School of Engineering


Showing 31-39 of 39 Results

  • Christoforos Kozyrakis

    Christoforos Kozyrakis

    Professor of Electrical Engineering and of Computer Science

    BioChristos Kozyrakis research focuses on making computer system of any size faster, cheaper, and greener. His current work focuses on the hardware architecture, runtime environment, programming models, and security infrastructure for warehouse-scale data centers and many-core chips with thousands of general purpose cores and fixed functions accelerators.

  • Ilan Kroo

    Ilan Kroo

    Thomas V. Jones Professor in the School of Engineering

    BioProfessor Kroo's research involves work in three general areas: multidisciplinary optimization and aircraft synthesis, unconventional aircraft, and low-speed aerodynamics. Current research in the field of aircraft synthesis, sponsored by NASA and industry, includes the development of a new computational architecture for aircraft design, and its integration with numerical optimization. Studies of unconventional configurations employ rapid turnaround analysis methods in the design of efficient subsonic and supersonic commercial aircraft. Recent research has included investigation of configurations such as joined wings, oblique wings, and tailless aircraft. Nonlinear low-speed aerodynamics studies have focused on vortex wake roll-up, refined computation of induced drag, the design of wing tips, and the aerodynamics of maneuvering aircraft.

  • Ellen Kuhl

    Ellen Kuhl

    Walter B Reinhold Professor in the School of Engineering, Robert Bosch Chair of Mechanical Engineering, Professor of Mechanical Engineering and, by courtesy, of Bioengineering

    Current Research and Scholarly Interestscomputaitonal simulation of brain development, cortical folding, computational simulation of cardiac disease, heart failure, left ventricular remodeling, electrophysiology, excitation-contraction coupling, computer-guided surgical planning, patient-specific simulation

  • Rajan Kumar

    Rajan Kumar

    Lecturer

    BioRajan (Raj) Kumar is a Lecturer and the Director of Undergraduate Studies in the Materials Science and Engineering Department and serves as a Lecturer Consultant with the Center for Teaching and Learning at Stanford University. He specializes in integrating research and communication learning goals into STEM courses and designing inclusive research experiences for undergraduates. Raj currently teaches a variety of undergraduate and master’s level MatSci courses and is the faculty coordinator for the MatSci REU Program. Through these efforts, Raj strives to help students develop strong research and communication skills and solve multidisciplinary problems.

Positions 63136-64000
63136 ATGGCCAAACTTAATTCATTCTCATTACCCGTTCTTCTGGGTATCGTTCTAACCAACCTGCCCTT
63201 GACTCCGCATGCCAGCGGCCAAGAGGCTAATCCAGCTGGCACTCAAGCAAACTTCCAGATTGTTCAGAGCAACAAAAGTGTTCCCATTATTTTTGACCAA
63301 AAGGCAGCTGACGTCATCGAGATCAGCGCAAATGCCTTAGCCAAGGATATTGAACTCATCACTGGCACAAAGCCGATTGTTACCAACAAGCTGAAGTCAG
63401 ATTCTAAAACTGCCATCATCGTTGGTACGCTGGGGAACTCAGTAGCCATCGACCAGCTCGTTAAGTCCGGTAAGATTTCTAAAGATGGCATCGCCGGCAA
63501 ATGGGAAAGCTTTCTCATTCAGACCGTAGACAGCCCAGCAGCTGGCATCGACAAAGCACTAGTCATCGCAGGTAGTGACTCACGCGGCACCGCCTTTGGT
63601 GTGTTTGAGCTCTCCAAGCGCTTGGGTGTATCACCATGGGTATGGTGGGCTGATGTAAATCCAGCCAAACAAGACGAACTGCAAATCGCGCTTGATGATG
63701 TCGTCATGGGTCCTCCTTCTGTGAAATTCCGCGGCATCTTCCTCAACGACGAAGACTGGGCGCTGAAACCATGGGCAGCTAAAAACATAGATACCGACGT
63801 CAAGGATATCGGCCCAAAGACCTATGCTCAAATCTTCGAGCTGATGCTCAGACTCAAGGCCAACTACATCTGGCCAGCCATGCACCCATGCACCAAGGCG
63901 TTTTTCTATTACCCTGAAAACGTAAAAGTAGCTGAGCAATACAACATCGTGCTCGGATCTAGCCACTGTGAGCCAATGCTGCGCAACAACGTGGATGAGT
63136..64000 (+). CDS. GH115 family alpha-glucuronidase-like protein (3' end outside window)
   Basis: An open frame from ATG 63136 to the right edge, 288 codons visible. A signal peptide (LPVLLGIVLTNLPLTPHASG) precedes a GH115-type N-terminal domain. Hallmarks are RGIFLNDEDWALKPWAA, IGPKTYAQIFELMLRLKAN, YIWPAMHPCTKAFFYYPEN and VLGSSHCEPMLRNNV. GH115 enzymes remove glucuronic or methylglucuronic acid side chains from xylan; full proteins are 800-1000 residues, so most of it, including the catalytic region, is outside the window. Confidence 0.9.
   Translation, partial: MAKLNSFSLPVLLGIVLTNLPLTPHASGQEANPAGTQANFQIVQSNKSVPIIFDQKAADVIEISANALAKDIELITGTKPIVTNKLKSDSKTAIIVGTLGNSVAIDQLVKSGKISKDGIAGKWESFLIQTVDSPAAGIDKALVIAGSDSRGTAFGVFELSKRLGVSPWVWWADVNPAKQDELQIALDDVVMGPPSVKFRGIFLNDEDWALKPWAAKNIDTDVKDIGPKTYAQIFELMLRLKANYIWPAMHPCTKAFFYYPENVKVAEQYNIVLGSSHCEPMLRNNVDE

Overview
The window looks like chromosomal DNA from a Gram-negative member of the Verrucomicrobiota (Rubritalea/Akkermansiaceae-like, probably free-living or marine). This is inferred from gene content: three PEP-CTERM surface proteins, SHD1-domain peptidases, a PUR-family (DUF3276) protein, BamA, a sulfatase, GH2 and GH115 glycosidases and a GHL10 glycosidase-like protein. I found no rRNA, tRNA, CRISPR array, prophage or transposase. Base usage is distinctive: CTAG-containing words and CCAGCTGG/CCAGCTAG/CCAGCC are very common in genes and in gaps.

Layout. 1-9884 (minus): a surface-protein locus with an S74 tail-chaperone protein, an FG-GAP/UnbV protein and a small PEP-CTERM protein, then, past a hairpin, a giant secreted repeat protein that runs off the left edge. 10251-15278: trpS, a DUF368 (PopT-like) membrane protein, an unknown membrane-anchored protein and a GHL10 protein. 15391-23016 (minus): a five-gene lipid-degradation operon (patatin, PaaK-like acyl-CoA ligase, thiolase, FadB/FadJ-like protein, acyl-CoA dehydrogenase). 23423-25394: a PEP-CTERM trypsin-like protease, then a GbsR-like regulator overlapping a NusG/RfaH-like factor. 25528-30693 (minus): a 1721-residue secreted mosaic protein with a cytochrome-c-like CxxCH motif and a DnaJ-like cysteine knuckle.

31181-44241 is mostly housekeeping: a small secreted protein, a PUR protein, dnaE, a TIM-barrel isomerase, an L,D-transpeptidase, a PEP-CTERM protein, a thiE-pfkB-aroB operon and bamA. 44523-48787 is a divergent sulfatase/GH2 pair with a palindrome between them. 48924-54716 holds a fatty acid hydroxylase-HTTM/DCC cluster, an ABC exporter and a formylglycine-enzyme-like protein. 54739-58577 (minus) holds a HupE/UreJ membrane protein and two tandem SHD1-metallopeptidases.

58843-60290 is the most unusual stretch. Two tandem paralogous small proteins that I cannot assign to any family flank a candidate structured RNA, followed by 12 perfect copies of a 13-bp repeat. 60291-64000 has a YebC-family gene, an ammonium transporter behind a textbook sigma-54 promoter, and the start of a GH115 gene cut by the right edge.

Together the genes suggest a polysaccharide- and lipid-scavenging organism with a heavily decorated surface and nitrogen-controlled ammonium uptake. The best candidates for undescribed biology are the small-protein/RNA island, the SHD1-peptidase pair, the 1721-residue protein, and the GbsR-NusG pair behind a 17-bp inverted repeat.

Raj received his both his BS (Northwestern) and his PhD (UC Berkeley) in Materials Science and Engineering. During his PhD, Raj studied electrochemical energy storage devices with an emphasis on developing printable batteries for integrated electronic systems. He also completed part of his PhD at SLAC National Accelerator Laboratory through the Department of Energy SCGSR Fellowship. As a graduate student, Raj received the UC Berkeley Teaching Effectiveness Award and Outstanding Graduate Student Instructor Award. He also led workshops on effective teaching strategies for first-time graduate student instructors.

  • Anshul Kundaje

    Anshul Kundaje

    Assistant Professor of Genetics and of Computer Science

    Current Research and Scholarly InterestsWe develop statistical and machine learning frameworks to learn predictive, dynamic and causal models of gene regulation from heterogeneous functional genomics data.

  • Phillip Kyriakakis

    Phillip Kyriakakis

    Sr Res Scientist-Basic Life

    BioPhillip Kyriakakis, Ph.D. is Senior Research Scientist in the Bioengineering Department at Stanford University in the Wu Tsai Institute for Neuroscience. Dr. Kyiakakis did his undergraduate work in Biochemistry at UMass Boston where he also worked in the lab of Dr. Alexey Veraksa's developmental biology lab doing biochemical experiments as well as starting to develop PhyB optogenetics (2008). Dr. Kyriakakis continued his education at UC San Diego in the Division of Biological Sciences. There he studied cellular programming and metabolism to obtain his degree with a specialization in Multiscale Biology. Dr. Kyriakakis did his postdoctoral work in the Bioengineering Department at UC San Diego with Todd Coleman continuing the development optogenetic tools and related technologies. In 2021 Dr. Kyriakakis moved to his Senior Research Scientist role at Stanford University in the Bioengineering Department in the Wu Tsai Institute for Neurosciences.